God Forbid, if a bridge ever does fall down, it’s not like we couldn’t just get the Federal Government to pony up for a brand new replacement bridge. Presto!, you’ve got a whizzbang infrastructure investment program and hundreds of new construction jobs.

And I’m sure that the Department of Transportation is just the tip of the iceberg. We could see similar rethinking opportunities in healthcare and education. We could, for example, start a program “homeschooling” our young children in basic medical knowledge, like suturing gunshot wounds and treating chronic depression. Two birds, one stone, if you know what I mean. Or we could replace the state’s snowplows with a voluntary/mandatory interstate highway snowshoveling program that would build community while providing much needed cardiovascular exercise for our commuters. And those are just two ideas!

So, in the coming year, I’d like to see our legislators thinking outside the box. After all, as Condoleeza Rice once said, the Chinese character for “crisis” is the same as the character for “opportunity”.

[These bureaucrats are a golden opportunity for rethinking government waste.]

* The recent cuts will no doubt end in higher property taxes and worse city services for the poorest cities in the state:
Cities and counties will absorb the largest share of the cuts, a combined total of $110 million in state aids and tax credits. Small cities with populations under 1,000, and counties under 5,000, were exempt from the cuts. Pawlenty insists the cuts are manageable for local government and he repeated a warning to city leaders not to cut police and fire protection.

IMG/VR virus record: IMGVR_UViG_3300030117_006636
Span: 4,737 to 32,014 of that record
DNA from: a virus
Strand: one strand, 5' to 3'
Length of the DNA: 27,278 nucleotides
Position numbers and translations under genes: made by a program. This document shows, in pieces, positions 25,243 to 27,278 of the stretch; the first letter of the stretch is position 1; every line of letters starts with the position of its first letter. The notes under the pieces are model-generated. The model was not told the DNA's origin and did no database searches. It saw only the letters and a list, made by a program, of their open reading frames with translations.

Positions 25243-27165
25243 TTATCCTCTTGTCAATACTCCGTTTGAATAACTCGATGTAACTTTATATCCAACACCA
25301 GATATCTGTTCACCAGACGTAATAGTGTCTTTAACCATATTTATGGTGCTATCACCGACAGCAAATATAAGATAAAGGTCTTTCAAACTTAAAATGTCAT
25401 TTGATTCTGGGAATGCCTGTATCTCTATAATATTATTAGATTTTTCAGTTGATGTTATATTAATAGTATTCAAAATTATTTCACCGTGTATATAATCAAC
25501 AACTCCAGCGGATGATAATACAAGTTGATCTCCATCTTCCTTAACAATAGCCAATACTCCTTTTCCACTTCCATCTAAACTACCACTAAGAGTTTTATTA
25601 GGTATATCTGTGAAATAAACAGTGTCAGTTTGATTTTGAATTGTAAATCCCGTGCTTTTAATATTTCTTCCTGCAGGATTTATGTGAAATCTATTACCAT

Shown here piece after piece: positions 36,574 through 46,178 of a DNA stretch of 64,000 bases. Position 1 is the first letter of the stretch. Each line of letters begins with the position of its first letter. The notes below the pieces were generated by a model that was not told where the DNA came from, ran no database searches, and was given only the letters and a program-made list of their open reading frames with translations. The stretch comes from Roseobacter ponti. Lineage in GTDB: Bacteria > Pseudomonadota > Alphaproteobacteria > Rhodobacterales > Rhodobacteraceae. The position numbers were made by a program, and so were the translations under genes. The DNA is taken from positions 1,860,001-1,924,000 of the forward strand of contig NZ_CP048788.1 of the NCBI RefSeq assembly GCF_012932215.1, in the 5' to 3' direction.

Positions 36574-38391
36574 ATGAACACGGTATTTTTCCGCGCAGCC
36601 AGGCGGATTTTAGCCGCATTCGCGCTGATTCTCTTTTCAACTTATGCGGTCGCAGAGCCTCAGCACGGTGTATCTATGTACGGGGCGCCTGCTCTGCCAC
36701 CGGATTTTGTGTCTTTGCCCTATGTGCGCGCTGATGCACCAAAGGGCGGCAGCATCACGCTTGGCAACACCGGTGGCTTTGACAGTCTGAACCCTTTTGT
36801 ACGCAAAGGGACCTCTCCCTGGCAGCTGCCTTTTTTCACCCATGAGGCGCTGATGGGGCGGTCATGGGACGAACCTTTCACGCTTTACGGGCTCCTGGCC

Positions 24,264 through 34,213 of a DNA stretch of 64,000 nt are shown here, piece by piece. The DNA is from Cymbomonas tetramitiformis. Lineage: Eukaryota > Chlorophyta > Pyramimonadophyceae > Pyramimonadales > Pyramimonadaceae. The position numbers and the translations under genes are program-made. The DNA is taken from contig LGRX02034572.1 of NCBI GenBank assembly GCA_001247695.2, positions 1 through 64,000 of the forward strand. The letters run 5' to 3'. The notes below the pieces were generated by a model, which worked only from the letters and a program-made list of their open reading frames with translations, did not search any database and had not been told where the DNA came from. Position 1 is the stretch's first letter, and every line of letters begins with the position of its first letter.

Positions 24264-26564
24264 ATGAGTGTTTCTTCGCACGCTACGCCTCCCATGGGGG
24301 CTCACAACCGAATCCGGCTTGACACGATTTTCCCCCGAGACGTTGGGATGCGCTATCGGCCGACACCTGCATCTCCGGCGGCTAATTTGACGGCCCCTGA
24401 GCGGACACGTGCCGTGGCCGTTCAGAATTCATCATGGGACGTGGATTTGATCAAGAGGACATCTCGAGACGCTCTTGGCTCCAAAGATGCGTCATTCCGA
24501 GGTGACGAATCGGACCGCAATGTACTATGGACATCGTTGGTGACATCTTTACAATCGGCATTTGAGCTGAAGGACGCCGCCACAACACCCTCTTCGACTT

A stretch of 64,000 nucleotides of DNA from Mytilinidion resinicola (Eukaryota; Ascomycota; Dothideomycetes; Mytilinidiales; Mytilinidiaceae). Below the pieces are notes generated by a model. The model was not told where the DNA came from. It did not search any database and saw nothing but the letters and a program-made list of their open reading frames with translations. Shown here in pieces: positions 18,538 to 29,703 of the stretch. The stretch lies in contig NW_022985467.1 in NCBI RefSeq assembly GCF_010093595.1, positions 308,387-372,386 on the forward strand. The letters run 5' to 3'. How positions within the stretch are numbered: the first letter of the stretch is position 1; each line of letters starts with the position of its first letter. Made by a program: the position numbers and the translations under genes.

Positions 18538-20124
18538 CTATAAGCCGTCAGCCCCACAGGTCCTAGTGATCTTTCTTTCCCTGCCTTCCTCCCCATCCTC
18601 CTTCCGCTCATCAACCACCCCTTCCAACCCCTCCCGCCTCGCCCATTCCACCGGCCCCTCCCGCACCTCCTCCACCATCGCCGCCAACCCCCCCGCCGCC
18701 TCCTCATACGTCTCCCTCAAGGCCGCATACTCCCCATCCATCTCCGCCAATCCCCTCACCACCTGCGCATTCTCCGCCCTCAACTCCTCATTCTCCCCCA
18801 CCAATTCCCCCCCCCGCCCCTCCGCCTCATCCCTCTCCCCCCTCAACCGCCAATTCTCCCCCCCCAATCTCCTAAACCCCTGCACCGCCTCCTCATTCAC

Aminals on Sidewalks

This terrible story about the dog frozen to the sidewalk in Sheboygan, Wisconsin got me to thinking about how animals and sidewalks interact. A friend of mine once told me that the sign of a good neighborhood is lots of people walking their dog, and I think that's just about right. Dogs serve wonderful functions in community building, mostly because they get their owners out of the house with great regularity, forcing them outside and walking around on the sidewalks where they can look around at neighbors' yards, experience the freshitude of Minnesota air, and maybe even meet a few people that live near them. Which is why anyplace where people walk dogs (AND pick up their poo) is probably a good neighborhood. Dog parks, vet clinics, sidewalk trash cans, and doggie-treat-wielding shops all form these little symbiotic nexuses of interaction, working together to create neighborhood interdependence.

So its sad when a dog gets left outside, and has to rely on its morbid obesity to save its doggie skin.* Firstly, let me say to all you winter dog walkers: Get doggie booties! Take precautions!

Secondly, it made me want to share some photos of dogs on sidewalks, so that we don't start thinking that dogs and sidewalks cannot peacefully coexist.

When I traveled to Berlin, Germany a few years ago I was amazed at how many well-behaved dogs I saw in public places in the city. It seemed everyone had a dog, but nobody had a leash. Dogs would follow their owners into little bars and cafes, and sit peacefully at the foot of the table waiting patiently for an occasional table scrap. Even the young vagabond-types had really well-behaved dogs with them. It made me less sad for 'city dogs' that can never run around and experience the true joy of chasing a porcupine overland through the thick brambled woods. It made me realize that sidewalks are for the dogs.